At the turn of the century, the Knights of Labor and other radical labor movements would mobilize the language and metaphor of enslavement to critique the new era of industrialization. The transformation from artisans into wage laborers, they argued, eroded their independence and subjected them to arbitrary power. While industrialization had largely eliminated forms of personal dependence associated with chattel slavery and feudal societies, Alex Gourevitch has recently detailed how a cohort of labor activists and intellectuals argued that economic dependence persisted in the compulsion to labor for another’s profit. Far from creating the conditions for independence and self-mastery, industrial labor was tantamount to wage slavery as workers without property were compelled to seek employment and the labor contracts that governed their work gave extensive power to employers.
America’s faith in the redemptive power of labor has, from the very beginning, been tangled up in the contradictions implicit in its dependence upon enslaved labor. Due to the nation’s self-understanding as free from the aristocratic privileges of the old world, as the land of immigrants and of the self-made man, the idea of labor as a form of salvation and self-emancipation has long had a distinctive hold on the United States. At the same time, living in a country founded on chattel slavery, Americans have also anxiously worried that rather than redemption, labor threatened a denigration associated with enslavement. This anxiety is captured in the distortion and disembodiment we view in Josh Kline’s 2015 assemblage Nine to Five. The illuminated, 3D printed sculpture of a janitor’s cart displays the severed head and hands of the janitor alongside the instruments of his labor—brushes, spray bottles and Lysol. The collapse of any distinction between the person and his work is suggested in the hand gripping the disinfectant, which, instead of skin, is also encased in the Lysol brand.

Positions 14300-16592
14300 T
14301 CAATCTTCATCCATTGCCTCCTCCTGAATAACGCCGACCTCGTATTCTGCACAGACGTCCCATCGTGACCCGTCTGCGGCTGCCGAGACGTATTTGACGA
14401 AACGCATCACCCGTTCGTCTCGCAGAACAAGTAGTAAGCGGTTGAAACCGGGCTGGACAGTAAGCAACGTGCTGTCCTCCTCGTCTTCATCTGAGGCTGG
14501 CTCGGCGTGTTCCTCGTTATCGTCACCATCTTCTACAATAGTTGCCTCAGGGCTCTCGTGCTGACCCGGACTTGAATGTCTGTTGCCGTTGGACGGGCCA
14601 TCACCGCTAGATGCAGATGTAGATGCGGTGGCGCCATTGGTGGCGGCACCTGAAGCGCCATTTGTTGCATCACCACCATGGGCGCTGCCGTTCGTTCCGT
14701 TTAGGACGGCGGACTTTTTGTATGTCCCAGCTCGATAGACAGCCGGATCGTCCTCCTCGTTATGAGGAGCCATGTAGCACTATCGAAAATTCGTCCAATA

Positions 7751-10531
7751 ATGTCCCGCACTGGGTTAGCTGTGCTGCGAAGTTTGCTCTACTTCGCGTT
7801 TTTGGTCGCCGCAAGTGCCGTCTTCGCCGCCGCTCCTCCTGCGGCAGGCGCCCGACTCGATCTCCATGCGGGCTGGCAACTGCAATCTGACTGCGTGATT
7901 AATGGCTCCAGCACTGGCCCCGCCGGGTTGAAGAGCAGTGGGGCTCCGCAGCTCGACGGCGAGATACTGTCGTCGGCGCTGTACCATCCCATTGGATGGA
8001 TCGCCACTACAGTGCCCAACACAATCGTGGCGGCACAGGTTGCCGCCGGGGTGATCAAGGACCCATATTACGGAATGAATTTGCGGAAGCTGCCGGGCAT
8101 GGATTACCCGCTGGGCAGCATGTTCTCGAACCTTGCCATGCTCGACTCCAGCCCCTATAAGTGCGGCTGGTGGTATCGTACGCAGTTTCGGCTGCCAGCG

The United States has often sought to reconcile this Janus-faced character of labor by casting its denigrating and dehumanizing components to those excluded from full citizenship. As the political and legal theorist Aziz Rana has argued, the vision of American freedom as self-mastery and independence depended in its inception on indigenous dispossession and African slavery. It was expropriated lands and the genocide of native peoples that provided the physical space and natural resources for the ideals of the independent yeoman farmer and artisan. Enslaved men and women relegated to the routinized mass production and reproduction of plantations accomplished the menial labor that freed white citizens to pursue higher ends. Even after emancipation, the legacy of what Rana calls the two faces of American freedom persisted as the descendants of the enslaved and new waves of immigrants continued to be relegated to the harshest and most invisible forms of labor.
From the 1860 photograph of a slave woman with two white children by an unidentified artist to Elizabeth Cartlett’s 1952 portrait of a woman sharecropper, from Isaiah Taber’s Chinese Butcher and Grocery Shop (1887) to Ramiro Gomez’s Woman Cleaning Shower in Beverly Hills (2013), from Hine’s Young Jewess Arriving at Ellis Island (1905) to Richard Avedon’s 1979 photograph of an unidentified migrant worker in Texas, the exhibition reminds us that the American workforce has always been transnational. Physically coerced as well as politically and economically compelled, workers have found themselves in this land and sought by their labors to make a home for themselves. But while their labor has been and continues to be central to the making of the United States, they are “impossible subjects”—to borrow the historian Mae Ngai’s apt phrase. Their claims to full citizenship, their demands to inhabit the first face of American freedom remain unanswered. Gordon Park’s 1942 photograph of Ella Watson illuminates this tragic fate. Citing Grant Wood’s iconic painting American Gothic (1930), Watson, a worker at a government building in Washington D.C., poses in front of an American flag with a broom in one hand and a mop in the other. Despite working in a federal building, her relationship to the nation in an age of Jim Crow is a vexed one. Her labor as a cleaning woman and her raced and gendered body mark her as a subject rather than a citizen.